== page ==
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Thunderbirds will not perform Sunday at Vectren Dayton Air Show

BBB: Read the fine print when using paid tax preparation services

Hiring someone to prepare your taxes this season could be costly if you fail to read the fine print.

The Dayton Better Business Bureau has logged more than 150 complaints in the past 36 months against tax preparation services in the Miami Valley, and that number is expected to rise as the April 15 deadline for filing your 2013 taxes approaches, officials said. Most of the complaints are about fees tax services charge to prepare personal tax returns, said John North, Dayton BBB president.

He urged that consumers read the fine print to ensure that they aren’t being overcharged, as in the case with German Twp. resident Amanda Campbell.

She typically prepares her our tax returns. But after her son was born and she attempted to claim him as a dependent, Campbell wasn’t sure if she filled out the IRS forms properly.

So she went to Acceptance Insurance on Bechtle Avenue and female employee confirmed that she’d be charged $50.

The printout Campbell was given after the employee prepared her taxes showed her tax refund would be $3,714, nearly $330 less than what was reported on the IRS website when Campbell attempted to do her taxes. She pointed out the discrepancy to the Acceptance Insurance representative, but she chalked it up to Campbell’s inexperience.

Campbell checked the IRS website again and she got confirmation that her refund should have been $4,042— $328 less than what Acceptance Insurance told her.

When she questioned the company the next day, Campbell received a printout showing the $50 she thought she was paying for tax preparation only covered the audit defense fee. She was also charged $108.95 for the return to be submitted to her bank, and another $190 for her taxes to be prepared. She said when she asked why she wasn’t told about the fees before, the company told her she must not have read the paperwork thoroughly.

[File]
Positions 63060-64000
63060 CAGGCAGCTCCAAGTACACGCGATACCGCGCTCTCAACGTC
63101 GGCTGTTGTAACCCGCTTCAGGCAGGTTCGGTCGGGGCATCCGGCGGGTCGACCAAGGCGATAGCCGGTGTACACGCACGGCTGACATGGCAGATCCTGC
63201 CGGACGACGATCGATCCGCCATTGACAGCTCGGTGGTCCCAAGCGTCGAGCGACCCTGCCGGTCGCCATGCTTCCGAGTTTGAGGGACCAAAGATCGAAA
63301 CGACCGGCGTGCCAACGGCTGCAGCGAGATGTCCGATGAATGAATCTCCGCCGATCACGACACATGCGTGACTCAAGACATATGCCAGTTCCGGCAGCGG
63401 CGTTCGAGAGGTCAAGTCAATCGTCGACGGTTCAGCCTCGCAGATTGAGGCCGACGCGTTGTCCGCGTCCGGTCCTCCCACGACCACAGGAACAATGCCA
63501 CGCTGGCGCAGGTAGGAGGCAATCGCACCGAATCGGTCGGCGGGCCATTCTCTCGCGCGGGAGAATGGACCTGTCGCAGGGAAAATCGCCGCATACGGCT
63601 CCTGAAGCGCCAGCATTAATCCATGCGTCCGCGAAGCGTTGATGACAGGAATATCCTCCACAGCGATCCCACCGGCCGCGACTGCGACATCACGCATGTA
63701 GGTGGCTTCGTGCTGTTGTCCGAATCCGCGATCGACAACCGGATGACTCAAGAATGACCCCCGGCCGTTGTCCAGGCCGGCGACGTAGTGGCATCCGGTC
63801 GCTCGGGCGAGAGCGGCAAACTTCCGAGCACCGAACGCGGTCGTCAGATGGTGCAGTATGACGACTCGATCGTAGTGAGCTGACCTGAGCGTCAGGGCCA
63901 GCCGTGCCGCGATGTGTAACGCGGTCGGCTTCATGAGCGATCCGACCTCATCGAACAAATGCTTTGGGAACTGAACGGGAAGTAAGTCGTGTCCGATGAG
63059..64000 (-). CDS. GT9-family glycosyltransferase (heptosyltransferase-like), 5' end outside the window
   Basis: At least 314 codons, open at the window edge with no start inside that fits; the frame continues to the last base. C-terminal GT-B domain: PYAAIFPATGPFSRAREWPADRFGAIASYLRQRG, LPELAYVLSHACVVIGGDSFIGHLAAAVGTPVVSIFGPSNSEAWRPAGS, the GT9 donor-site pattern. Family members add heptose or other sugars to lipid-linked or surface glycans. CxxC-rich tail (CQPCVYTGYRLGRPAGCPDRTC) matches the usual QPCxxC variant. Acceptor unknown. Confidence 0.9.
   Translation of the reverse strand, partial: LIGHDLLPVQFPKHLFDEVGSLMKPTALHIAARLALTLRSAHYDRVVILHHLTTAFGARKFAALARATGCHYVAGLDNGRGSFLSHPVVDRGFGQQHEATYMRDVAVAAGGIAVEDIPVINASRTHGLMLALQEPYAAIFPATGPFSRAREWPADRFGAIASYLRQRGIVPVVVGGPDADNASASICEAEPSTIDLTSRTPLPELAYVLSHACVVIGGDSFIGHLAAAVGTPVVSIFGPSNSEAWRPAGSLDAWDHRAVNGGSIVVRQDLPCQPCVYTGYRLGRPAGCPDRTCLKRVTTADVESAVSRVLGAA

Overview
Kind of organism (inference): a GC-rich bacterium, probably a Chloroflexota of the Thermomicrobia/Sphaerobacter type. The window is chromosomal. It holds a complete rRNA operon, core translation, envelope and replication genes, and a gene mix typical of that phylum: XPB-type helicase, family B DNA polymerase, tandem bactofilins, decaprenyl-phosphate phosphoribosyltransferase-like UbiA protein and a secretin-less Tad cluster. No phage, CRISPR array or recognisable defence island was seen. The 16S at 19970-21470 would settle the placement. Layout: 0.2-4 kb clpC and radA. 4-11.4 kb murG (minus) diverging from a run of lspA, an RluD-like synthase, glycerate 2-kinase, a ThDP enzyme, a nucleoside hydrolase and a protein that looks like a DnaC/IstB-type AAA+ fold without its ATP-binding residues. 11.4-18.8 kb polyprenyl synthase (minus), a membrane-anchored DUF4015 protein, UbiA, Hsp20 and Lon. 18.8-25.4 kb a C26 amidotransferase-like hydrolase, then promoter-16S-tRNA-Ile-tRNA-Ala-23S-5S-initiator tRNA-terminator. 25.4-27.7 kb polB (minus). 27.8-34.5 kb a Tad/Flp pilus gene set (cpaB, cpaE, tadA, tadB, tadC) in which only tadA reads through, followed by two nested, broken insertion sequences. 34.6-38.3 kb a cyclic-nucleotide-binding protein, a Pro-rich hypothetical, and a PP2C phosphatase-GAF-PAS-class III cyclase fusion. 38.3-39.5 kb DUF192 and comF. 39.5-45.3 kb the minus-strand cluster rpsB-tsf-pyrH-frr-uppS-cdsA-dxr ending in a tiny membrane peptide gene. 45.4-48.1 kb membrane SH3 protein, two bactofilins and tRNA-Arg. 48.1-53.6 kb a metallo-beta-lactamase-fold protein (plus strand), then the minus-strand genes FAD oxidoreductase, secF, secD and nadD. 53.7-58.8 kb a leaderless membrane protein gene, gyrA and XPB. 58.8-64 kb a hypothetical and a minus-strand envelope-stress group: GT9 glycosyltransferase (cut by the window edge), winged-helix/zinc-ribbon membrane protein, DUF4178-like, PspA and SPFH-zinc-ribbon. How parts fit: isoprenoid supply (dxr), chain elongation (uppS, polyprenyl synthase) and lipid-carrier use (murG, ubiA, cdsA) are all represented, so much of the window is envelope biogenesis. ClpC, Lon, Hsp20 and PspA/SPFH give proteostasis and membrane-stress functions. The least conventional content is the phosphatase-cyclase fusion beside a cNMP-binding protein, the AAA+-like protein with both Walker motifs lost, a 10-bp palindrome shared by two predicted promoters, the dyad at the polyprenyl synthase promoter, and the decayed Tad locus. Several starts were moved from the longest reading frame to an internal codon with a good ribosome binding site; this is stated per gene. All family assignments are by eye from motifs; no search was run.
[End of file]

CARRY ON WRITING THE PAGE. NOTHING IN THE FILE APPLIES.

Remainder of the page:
“I was furious when I found out because she made it seem to me I was getting back $3,714, not that I was getting (that back) after they deducted all their taxes,” Campbell said. “I wanted my money that was rightfully mine. It wasn’t theirs to take.”

Acceptance Insurance has offices in Dayton and Springfield, and this is the first complaint the BBB has logged with the company regarding tax preparation. An employee at their Springfield office declined to give out information about their tax preparation service or costs and referred all questions to their legal department, headquartered in Tennessee.

Mark Reineke, vice president of Acceptance Insurance’s legal services, said the company does “everything to make sure the customer is aware” of fees. He said Acceptance Insurance will refund Campbell the difference above the $50 fee she was quoted.

“We fully disclose all of the fees and charges up front and the customer is presented with those at the end of the transaction,” he said. “We partner with a tax preparation service and the customer is charged for the tax preparation service.”

The issue Campbell encountered is common, said North of the Dayton BBB. It’s imperative for consumers to read all paperwork carefully, including the fine print, to have a clear picture of fees, he said. Fees can include the actual cost of preparation, audit insurance, and the cost to submit the return. Fees should be dependent on how complex the return is, not the amount being refunded, according to the BBB.

“Review all documents carefully, review your return very carefully, ask clarifying questions before you sign,” he said.

Referrals are usually a good way to find a trust-worthy company, and consumers can cross-reference that information with the BBB’s customer database. Any issues can be reported to the BBB, which can act as a third-party in solving disputes, North said.

Campbell said she hope others will be careful about where they go to get their taxes prepared.

“Just be real cautious of who you go to. Don’t trust just anybody,” she said.

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